Saving is not about how much you earn, but rather how much you spend. If you never seem to get ahead, you might be surprised to know that you probably waste at least 20 percent of your income each month. Don't believe it?
Think before you shop
The first place to start is your grocery cupboard. It's common for people to throw kilogrammes of old wilted vegetables away every month. When I took the time to think about why I was always throwing out fruit and vegetables, I realised that many of the purchases came down to wishful thinking.
I know I need to eat more fruit and veg, therefore, I thought, if I buy it I should eat it. That didn't happen, of course, as I'm often not home to cook it. For me, buying on the day is a much better option.
Look at your particular habits, get a reality check and then adjust your shopping habits accordingly. And always check what you have at home before you shop.
Pre-packaged food — such as cooked snack food, pre-made meals and cut vegetables — is convenient, but costly. For the most part, you should avoid buying these items, but they can be cost-effective for single people who shop on a daily basis as there is no wastage.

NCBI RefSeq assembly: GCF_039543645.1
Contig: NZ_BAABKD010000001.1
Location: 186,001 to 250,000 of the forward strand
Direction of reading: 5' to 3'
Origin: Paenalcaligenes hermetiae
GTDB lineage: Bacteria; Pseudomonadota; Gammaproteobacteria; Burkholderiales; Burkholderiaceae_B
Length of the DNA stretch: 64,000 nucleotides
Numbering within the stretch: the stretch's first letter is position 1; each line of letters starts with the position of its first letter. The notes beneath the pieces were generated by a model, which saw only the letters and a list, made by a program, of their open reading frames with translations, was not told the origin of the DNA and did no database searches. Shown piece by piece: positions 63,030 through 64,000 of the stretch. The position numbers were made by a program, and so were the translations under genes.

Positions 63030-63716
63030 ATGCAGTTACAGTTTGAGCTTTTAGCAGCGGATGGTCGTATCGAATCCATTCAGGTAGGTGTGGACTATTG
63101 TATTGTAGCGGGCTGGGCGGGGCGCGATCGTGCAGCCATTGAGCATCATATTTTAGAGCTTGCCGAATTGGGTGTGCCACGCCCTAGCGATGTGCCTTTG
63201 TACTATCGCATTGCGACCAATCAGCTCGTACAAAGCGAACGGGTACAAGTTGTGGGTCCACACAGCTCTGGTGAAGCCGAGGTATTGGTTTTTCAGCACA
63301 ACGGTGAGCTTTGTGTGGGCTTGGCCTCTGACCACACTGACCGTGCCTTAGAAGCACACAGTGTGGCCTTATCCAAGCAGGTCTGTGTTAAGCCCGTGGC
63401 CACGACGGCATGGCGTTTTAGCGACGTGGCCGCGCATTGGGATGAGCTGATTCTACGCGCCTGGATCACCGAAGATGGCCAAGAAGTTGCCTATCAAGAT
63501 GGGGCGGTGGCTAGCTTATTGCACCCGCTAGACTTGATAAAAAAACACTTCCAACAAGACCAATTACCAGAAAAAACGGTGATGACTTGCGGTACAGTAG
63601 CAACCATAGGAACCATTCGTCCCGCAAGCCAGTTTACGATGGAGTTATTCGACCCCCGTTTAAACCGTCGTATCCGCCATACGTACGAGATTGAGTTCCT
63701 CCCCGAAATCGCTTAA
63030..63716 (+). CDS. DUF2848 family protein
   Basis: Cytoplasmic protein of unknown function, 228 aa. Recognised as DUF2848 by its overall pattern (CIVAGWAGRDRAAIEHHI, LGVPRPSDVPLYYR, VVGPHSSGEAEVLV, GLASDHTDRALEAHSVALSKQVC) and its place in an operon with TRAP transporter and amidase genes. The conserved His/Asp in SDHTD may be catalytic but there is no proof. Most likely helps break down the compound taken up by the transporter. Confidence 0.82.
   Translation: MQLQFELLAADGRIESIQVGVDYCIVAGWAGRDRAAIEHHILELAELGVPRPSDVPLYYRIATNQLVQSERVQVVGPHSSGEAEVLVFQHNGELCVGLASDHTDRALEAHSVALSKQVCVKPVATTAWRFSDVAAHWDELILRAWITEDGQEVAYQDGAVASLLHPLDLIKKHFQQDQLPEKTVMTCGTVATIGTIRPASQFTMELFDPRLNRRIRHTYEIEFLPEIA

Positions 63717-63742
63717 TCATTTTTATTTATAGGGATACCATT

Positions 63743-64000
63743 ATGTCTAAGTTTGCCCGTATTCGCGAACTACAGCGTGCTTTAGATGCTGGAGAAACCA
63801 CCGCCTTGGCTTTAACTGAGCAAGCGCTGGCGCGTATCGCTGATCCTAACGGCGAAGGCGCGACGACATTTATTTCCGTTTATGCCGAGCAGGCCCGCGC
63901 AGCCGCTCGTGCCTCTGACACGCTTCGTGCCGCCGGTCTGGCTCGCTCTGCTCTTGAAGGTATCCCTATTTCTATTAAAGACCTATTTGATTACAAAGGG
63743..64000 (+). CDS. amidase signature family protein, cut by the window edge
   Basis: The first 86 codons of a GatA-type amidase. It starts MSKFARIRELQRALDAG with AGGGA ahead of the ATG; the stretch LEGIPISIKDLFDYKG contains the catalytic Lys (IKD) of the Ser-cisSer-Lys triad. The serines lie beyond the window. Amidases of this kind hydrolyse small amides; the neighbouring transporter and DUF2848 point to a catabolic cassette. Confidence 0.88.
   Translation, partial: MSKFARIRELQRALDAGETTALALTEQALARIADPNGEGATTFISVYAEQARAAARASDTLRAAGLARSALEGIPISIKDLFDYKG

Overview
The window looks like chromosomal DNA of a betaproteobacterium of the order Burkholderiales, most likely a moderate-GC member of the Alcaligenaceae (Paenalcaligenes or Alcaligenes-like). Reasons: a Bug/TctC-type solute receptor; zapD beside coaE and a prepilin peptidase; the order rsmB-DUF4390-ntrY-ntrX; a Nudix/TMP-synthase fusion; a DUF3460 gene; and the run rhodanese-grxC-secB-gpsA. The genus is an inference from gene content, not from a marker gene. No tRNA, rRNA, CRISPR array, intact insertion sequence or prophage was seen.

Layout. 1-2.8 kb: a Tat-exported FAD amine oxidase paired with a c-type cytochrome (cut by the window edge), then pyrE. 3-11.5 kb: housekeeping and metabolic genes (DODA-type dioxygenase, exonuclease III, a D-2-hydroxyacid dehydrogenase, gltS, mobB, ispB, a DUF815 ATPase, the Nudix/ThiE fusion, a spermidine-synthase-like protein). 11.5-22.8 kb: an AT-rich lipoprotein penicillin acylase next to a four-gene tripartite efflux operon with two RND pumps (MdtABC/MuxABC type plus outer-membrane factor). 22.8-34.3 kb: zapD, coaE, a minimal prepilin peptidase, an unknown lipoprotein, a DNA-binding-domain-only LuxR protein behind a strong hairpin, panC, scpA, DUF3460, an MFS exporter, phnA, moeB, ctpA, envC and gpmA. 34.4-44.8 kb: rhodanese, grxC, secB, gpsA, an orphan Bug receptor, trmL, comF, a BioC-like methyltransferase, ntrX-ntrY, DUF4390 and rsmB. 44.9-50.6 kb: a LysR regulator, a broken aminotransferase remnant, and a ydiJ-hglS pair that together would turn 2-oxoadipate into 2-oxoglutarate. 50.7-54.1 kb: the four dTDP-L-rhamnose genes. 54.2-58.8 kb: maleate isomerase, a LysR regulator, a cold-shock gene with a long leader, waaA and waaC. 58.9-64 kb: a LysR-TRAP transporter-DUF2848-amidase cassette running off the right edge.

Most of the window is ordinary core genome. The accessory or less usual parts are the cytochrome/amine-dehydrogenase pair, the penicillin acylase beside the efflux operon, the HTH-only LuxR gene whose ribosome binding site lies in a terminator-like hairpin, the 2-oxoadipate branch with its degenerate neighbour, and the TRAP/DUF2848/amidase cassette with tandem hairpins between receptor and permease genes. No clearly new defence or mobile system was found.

Take your own lunch
I don't have to tell you that eating out is expensive, and so is buying coffee and muffins from the deli during work. Take your lunch to work and save a small fortune. One cup of designer coffee and a muffin can cost some R20 per day. Multiply that by 20 working days and you could save R400 per month.
Spend a day cooking meals and freeze them for your family. Not only are you able to purchase the food in bulk, but this method also means you don't have to throw away any spoiled food. It also reduces the temptation to eat out after a busy day.
Smoking cigarettes costs the country a couple of billion rands per year in lost work hours because of smoking-related illnesses. But how much are those daily cigarettes costing you?
If a couple smokes three packs a day between them at around R25 a pack, they puff away R75 a day, or an average of R2250 a month. Over a year that's a massive R27 000 — enough for a couple of luxurious holidays or a decent lump sum for you to start investing.
But there are still more costs associated with smoking. As soon as you light up, you become a health risk; to the state and to your insurance company, so your life insurance premiums will go up. A smoker's premiums are markedly higher than those of a non-smoker because their chances of becoming sick are much higher. In fact, a 50-year-old smoker's insurance premiums can cost up to 50 percent more.
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